Opinion Columns & Blogs

State, PUD plan to truck salmon around Columbia River dam

The first upstream-bound Columbia River spring chinook salmon and summer steelhead have been seen successfully passing up and over the newly jerry-rigged left bank fish ladder at damaged Wanapum Dam near Beverly in Central Washington.

The dam's owner/operator Grant County PUD, in cooperation with a host of state, federal and tribal agencies, has been scrambling since February to modify Wanapum's fish passage facility after drastically lowering the reservoir level in response to the finding of a structural crack in a main dam spillway.

Additionally, the dam operators are cooperating with state and federal officials and agricultural irrigators to facilitate water withdrawals so neither crops nor juvenile fish will be harmed during the emergency draw-down.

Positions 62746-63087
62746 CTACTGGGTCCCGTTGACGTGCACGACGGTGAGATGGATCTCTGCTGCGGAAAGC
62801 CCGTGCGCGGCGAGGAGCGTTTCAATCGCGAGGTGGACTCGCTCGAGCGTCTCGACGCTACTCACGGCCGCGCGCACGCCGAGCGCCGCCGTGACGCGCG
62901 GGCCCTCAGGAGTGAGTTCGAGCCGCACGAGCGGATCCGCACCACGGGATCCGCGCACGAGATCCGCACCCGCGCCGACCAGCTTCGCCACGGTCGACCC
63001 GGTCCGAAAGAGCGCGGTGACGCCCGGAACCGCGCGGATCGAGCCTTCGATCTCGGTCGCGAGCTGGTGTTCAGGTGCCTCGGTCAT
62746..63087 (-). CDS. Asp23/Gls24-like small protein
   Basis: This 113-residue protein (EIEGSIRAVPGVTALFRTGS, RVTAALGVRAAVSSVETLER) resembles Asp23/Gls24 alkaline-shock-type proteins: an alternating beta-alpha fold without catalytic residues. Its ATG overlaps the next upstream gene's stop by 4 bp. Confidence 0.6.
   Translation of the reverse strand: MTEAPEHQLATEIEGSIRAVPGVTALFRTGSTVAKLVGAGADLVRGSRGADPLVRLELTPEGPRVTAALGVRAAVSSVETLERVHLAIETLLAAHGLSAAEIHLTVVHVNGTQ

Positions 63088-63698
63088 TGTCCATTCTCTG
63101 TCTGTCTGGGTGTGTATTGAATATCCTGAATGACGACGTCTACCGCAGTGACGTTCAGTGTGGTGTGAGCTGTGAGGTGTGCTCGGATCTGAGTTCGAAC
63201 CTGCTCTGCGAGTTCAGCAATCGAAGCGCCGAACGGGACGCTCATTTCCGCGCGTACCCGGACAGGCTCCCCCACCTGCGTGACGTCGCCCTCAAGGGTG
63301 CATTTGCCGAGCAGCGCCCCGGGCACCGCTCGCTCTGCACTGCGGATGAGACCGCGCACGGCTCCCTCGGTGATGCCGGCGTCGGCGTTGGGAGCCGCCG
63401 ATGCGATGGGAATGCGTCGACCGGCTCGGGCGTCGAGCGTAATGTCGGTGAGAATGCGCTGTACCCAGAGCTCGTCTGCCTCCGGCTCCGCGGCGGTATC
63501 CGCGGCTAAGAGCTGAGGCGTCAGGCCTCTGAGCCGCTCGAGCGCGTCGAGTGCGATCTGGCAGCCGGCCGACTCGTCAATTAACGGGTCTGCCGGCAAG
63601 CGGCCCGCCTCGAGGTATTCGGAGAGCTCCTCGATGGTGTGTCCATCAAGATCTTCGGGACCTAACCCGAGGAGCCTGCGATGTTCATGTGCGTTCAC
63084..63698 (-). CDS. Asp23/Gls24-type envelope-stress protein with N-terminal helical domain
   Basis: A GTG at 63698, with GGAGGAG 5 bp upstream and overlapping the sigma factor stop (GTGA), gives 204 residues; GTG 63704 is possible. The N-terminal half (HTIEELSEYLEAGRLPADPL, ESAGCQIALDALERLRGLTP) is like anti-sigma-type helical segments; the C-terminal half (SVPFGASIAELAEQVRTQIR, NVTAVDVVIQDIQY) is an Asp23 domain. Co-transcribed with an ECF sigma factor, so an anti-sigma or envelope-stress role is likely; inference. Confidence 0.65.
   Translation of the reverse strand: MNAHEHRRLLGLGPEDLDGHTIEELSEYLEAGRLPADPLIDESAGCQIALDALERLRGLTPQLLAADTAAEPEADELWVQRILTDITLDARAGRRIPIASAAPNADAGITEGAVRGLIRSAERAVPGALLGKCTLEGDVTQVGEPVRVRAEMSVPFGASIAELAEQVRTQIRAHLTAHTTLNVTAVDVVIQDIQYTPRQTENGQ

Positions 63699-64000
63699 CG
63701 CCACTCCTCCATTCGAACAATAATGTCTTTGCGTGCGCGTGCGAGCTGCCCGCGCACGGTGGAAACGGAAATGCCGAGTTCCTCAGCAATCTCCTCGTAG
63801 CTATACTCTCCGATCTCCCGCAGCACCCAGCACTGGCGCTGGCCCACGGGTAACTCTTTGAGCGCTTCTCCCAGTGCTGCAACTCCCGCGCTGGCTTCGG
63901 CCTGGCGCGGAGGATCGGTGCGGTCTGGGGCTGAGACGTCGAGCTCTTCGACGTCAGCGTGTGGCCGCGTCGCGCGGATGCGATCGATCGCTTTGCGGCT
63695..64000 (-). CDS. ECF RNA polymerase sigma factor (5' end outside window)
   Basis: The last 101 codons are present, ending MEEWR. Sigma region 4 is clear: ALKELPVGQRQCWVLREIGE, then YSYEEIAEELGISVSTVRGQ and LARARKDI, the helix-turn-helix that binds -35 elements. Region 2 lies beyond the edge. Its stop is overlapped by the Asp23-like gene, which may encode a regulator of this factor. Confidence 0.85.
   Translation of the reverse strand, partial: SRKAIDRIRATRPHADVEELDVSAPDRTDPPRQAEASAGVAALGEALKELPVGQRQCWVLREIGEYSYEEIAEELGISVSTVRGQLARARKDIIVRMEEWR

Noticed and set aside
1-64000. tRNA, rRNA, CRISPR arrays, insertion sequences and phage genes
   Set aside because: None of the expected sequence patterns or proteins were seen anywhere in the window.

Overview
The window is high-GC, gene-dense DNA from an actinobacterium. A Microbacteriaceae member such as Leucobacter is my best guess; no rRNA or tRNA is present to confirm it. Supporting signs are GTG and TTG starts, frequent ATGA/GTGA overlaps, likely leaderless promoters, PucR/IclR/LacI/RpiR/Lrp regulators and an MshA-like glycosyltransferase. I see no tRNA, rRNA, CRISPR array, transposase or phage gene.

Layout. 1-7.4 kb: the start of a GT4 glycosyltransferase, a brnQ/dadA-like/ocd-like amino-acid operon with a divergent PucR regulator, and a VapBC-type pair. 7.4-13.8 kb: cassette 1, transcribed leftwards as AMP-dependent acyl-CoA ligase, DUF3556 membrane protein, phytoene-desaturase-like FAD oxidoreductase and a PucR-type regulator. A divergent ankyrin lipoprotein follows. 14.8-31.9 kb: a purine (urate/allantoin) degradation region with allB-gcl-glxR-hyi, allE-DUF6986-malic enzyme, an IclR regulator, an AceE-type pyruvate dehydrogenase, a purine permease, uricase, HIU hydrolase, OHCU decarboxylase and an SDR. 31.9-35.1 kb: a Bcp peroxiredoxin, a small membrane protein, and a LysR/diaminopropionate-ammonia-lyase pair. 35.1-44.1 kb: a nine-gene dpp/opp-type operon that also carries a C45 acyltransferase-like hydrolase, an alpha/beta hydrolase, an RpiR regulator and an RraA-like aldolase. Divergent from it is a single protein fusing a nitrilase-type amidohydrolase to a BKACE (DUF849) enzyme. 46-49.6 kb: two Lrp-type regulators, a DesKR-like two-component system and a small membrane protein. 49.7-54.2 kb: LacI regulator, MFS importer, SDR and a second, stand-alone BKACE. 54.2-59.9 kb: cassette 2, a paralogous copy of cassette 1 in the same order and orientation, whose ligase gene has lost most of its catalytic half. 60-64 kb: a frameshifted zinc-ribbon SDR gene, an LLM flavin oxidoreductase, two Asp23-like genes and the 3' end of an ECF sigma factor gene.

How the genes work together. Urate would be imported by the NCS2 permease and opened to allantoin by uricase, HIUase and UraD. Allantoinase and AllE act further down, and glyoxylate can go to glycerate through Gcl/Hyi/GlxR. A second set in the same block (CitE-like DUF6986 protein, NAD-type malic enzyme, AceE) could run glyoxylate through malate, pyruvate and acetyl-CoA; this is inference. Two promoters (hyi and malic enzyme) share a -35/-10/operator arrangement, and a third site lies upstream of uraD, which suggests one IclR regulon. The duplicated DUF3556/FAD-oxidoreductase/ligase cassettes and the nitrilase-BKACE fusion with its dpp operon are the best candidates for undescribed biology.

As of Wednesday, April 16 some 31 adult chinook and 102 steelhead have been counted exiting the headworks of the fish ladder into the lowered Wanapum Reservoir heading for Rock Island Dam the next Columbia Rover hurdle 36-miles upstream.

As a back-up to the salmon making volitional passage on their own, state fish and wildlife managers announced Monday, April 14 a two-fold approach to insure this years run gets to their Upper Columbia Basin spawning grounds.

The first is to radio tag vanguard fish to track their progress through the reservoirs and over the dams and the second, if necessary, is setting up a contingent tanker truck shuttle for adult fish that would bypass the two reservoirs between Priest Rapids and Rock Island dams.

Managers are expecting 20,000 spring chinook, both hatchery and federally protect wild fish, followed by summer and fall stock chinook and 400,000 sockeye salmon.

For more details about Wanapum Dam and the Columbia River salmon migration visit: http://grantpud.org/your-pud/media-room/wanapum-dam-spillway-response#faqnoanchor